You fought all the way up from the bottom, making it from Petropavlovsk, Kazakhstan to Paris, France on the strength of your legs and an indomitably aggressive spirit. When your team collapsed days before last year's Tour de France when German Jan Ullrich was barred on doping charges, you convinced the Kazakh government to put together a team just for you.
When you fell on one of the first days of this year's Tour, you won the hearts of fans by racing on with more than 30 stitches in your leg and arm. Just finishing this year would have been enough to guarantee a comfortable retirement as the Kazakh Minister of Sport or some such sinecure.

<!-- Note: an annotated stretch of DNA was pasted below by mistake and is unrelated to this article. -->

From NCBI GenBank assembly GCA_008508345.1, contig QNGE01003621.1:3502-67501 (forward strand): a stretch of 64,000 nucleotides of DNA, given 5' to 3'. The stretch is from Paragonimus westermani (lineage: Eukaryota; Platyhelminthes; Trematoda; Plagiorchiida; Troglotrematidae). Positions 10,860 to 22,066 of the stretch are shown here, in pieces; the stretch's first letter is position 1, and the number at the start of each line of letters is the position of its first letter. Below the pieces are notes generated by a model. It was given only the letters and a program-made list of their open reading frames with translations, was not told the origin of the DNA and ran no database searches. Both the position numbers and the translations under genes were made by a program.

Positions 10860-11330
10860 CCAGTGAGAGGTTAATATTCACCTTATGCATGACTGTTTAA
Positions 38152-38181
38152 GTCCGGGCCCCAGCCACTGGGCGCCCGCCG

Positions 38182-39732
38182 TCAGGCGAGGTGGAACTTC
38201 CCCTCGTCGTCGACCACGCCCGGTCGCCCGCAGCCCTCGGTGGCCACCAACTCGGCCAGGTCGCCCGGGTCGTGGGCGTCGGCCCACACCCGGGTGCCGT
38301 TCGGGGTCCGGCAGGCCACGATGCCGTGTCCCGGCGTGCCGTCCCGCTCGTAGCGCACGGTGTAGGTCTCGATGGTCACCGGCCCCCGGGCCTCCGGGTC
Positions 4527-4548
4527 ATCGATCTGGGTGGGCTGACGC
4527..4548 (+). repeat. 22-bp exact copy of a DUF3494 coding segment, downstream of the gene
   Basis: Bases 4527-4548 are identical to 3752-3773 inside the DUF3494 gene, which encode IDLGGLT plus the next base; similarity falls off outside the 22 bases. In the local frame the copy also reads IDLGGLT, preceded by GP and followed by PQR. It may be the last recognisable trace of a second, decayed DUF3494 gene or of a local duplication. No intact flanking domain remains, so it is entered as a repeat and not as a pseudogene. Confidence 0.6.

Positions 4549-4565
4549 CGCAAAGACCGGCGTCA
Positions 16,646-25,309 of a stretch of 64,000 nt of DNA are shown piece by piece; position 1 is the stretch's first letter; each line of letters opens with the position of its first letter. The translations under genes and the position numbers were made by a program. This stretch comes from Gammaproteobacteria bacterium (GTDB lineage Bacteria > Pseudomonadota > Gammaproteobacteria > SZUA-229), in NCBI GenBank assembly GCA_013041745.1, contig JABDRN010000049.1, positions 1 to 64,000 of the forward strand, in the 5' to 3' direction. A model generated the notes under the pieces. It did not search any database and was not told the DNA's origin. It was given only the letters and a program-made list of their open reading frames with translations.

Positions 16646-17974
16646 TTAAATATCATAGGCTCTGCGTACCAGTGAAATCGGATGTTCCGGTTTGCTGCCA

And now -- maybe because the pressure was too much, maybe because the need for a win was just too great, maybe out of sheer idiocy or even arrogance -- you've brought the sport to its lowest point in living memory. You were the last hero riding, and now you're just the latest entry in a too-long list of cheats and liars.
I can't lie -- I'll keep watching. But not for much longer. Worse than the cheating is the denial. If cyclists can't muster the courage to come clean when they're caught, then cycling is never going to get clean. And, likely sooner rather than later, it's all going to be over.
So, Vino -- veritas. Then leave with some dignity and give the sport a chance to reform. If it's not too late already